Winning against the odds



On a day when young people across the UK will be picking up their A-level results and hoping for the best, Satyajyoti has already spent much of his school life exceeding expectations. Living in a tiny farming community of 45 families, access to education was almost impossible for his parents, but with World Vision’s help, Satyajyoti has been outperforming classmates and is well on the road to success…

Nestled inside the dense forest in the region of Assam, north-eastern India, is Satyajyoti’s home. He’s back at home visiting his family while they celebrate Durga Puja - a festival widely celebrated in this region of India, which tells a story of good triumphing over evil. In some senses, the festival draws parallels with Satyajyoti’s life.

Satyajyoti’s school achievements have been celebrated by his entire school and village, where many members of his community, including his parents, are uneducated. “I am very proud of my son and know he will achieve great things in the future,” says his proud father Anil.

Enjoying his tea and homemade festive sweets, 16-year-old Satyajyoti, tells us that life hasn’t always been easy, and his academic success has been hard won.

“Without the tuition classes supported by World Vision India during my ninth and tenth grade, I would not have gained such high scores,” he says.

Private tuition classes are not affordable to many in this tiny hamlet and no private tutors would travel this far to teach. Currently, Satyajyoti is staying in a hostel close to his school which is about nine miles away from his home.

“Travelling to and from school on my bicycle for three hours a day was extremely exhausting. On reaching home, I would have to sleep and my studies were affected,” he tells us. It is even more dangerous riding home after sunset- wild elephants venture out in search of food and are known to attack people.

“The road to my village was also a thick jungle until World Vision India involved the community in building proper roads,” says Satyajyoti.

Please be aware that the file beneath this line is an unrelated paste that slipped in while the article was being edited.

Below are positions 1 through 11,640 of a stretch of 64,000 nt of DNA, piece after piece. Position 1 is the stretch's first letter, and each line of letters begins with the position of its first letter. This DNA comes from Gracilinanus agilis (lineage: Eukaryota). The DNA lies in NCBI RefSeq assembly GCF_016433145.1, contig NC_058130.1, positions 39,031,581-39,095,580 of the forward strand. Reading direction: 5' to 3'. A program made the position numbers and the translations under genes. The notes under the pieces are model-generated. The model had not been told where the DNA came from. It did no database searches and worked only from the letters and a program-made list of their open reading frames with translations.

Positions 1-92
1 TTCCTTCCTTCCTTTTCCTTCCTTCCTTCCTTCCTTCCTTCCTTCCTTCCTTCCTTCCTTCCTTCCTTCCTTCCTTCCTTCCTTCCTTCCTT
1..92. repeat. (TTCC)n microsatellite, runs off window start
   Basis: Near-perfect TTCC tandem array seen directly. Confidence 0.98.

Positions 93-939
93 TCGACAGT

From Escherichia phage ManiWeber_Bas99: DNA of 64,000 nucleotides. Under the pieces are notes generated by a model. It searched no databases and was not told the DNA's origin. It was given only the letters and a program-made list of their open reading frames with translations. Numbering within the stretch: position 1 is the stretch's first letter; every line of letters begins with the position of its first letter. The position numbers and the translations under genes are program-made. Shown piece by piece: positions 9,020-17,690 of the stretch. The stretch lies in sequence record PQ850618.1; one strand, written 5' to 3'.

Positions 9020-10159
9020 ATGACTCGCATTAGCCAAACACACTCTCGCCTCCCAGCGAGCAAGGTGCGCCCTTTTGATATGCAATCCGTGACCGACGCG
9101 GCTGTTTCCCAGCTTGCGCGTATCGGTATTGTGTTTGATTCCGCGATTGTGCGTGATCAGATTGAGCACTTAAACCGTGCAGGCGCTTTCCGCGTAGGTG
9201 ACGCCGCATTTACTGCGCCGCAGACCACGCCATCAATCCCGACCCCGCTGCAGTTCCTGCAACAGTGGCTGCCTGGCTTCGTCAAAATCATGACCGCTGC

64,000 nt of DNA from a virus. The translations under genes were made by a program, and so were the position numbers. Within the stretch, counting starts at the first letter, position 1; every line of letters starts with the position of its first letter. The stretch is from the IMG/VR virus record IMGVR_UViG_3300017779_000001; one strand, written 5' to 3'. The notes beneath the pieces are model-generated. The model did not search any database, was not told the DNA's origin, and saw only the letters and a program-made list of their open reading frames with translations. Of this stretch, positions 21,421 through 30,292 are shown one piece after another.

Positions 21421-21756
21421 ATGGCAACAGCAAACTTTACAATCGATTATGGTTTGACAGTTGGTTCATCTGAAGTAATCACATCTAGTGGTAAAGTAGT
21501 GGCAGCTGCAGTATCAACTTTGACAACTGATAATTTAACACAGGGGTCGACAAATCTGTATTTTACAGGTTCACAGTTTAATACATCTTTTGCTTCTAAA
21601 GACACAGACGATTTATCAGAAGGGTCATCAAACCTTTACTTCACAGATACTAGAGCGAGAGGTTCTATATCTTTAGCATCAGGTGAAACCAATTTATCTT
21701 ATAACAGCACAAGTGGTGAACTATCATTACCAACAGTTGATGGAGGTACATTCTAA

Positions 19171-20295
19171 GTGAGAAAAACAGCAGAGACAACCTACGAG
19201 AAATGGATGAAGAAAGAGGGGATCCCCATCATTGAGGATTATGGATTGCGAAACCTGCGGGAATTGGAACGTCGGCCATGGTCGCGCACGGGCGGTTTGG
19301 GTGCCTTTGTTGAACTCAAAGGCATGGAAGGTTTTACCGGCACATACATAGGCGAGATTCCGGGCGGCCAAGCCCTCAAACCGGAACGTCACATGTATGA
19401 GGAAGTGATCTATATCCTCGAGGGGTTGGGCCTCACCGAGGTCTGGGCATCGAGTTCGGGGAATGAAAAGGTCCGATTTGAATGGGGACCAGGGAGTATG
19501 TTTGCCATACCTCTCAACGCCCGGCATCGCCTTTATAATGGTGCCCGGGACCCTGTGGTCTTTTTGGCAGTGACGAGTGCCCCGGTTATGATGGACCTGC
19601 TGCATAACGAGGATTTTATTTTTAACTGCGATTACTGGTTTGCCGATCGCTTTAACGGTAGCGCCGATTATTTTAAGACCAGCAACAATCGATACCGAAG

World Vision has provided 3,000 bicycles for children pursuing higher education in Satyajyoti’s area and he received his five years ago. “My bicycle has been a close companion since fifth grade and it has supported me on my educational journey,” Satyajyoti says with a smile.

Satyajyoti used to rise at 3am while preparing for his 10th grade exams, and studied for about nine hours each day. To help students study at home, World Vision India distributed 4,300 solar lights - the use of which extended Satyjyoti’s studying time by almost five hours.

As the sun slowly sets, Satyajyoti goes to the fields to check on the 50 trees he and his father recently planted. He says that he learned about the importance of replenishing trees in the eco-system at the Life School for Transformational Development supported by World Vision.

“I wanted to give back to the environment as we cut down trees for our household purposes such as building our roof, boundary walls and furniture,” Satyajyoti explains.

After inspecting the trees and ensuring they are growing well in the fields, Anil shows off his freshly ploughed field - nicely furrowed by the two bulls provided by World Vision. He tells us that he can generate additional income by renting out his bulls to other farmers, making him better able to provide for his family.

“Our family received 3,300 tea saplings this year, and within five years’ time it is going to pay for my son’s engineering course,” adds Anil, proudly. About 600 families in his region have received tea saplings from World Vision India over the past year.

“All my achievements have only been possible due to World Vision India’s support and encouragement,” says a smiling Satyajyoti, who now has his sights set on becoming the first engineer from his community…

World Vision is committed to partnering with the people of India to improve their lives today and to help deliver sustainable solutions for the future of their children, families and communities. Our child sponsorship programme plays a vital role in this partnership, with donors from the United Kingdom sponsoring over 6,538 girls and boys across three community projects. Discover how you can help the children of India experience life in all its fullness»

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